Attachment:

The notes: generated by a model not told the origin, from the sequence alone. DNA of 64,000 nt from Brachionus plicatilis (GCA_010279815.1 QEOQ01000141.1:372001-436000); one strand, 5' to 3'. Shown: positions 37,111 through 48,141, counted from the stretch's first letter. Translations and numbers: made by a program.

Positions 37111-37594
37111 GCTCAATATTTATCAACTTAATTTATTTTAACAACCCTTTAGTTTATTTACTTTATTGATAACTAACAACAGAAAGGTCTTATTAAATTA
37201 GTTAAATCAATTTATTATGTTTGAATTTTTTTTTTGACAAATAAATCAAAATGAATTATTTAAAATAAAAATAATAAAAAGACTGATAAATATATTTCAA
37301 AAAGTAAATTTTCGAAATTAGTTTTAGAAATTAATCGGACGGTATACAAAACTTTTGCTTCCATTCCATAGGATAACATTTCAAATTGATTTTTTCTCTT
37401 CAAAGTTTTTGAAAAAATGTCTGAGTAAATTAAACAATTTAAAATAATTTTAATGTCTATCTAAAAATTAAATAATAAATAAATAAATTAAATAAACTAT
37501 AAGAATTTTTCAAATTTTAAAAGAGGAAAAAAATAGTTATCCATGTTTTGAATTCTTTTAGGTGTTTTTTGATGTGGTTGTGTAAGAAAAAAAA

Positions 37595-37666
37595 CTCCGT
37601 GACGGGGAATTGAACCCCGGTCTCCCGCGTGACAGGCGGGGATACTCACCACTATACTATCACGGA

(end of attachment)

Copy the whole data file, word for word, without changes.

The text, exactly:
The notes: generated by a model not told the origin, from the sequence alone. DNA of 64,000 nt from Brachionus plicatilis (GCA_010279815.1 QEOQ01000141.1:372001-436000); one strand, 5' to 3'. Shown: positions 37,111 through 48,141, counted from the stretch's first letter. Translations and numbers: made by a program.

Positions 37111-37594
37111 GCTCAATATTTATCAACTTAATTTATTTTAACAACCCTTTAGTTTATTTACTTTATTGATAACTAACAACAGAAAGGTCTTATTAAATTA
37201 GTTAAATCAATTTATTATGTTTGAATTTTTTTTTTGACAAATAAATCAAAATGAATTATTTAAAATAAAAATAATAAAAAGACTGATAAATATATTTCAA
37301 AAAGTAAATTTTCGAAATTAGTTTTAGAAATTAATCGGACGGTATACAAAACTTTTGCTTCCATTCCATAGGATAACATTTCAAATTGATTTTTTCTCTT
37401 CAAAGTTTTTGAAAAAATGTCTGAGTAAATTAAACAATTTAAAATAATTTTAATGTCTATCTAAAAATTAAATAATAAATAAATAAATTAAATAAACTAT
37501 AAGAATTTTTCAAATTTTAAAAGAGGAAAAAAATAGTTATCCATGTTTTGAATTCTTTTAGGTGTTTTTTGATGTGGTTGTGTAAGAAAAAAAA

Positions 37595-37666
37595 CTCCGT
37601 GACGGGGAATTGAACCCCGGTCTCCCGCGTGACAGGCGGGGATACTCACCACTATACTATCACGGA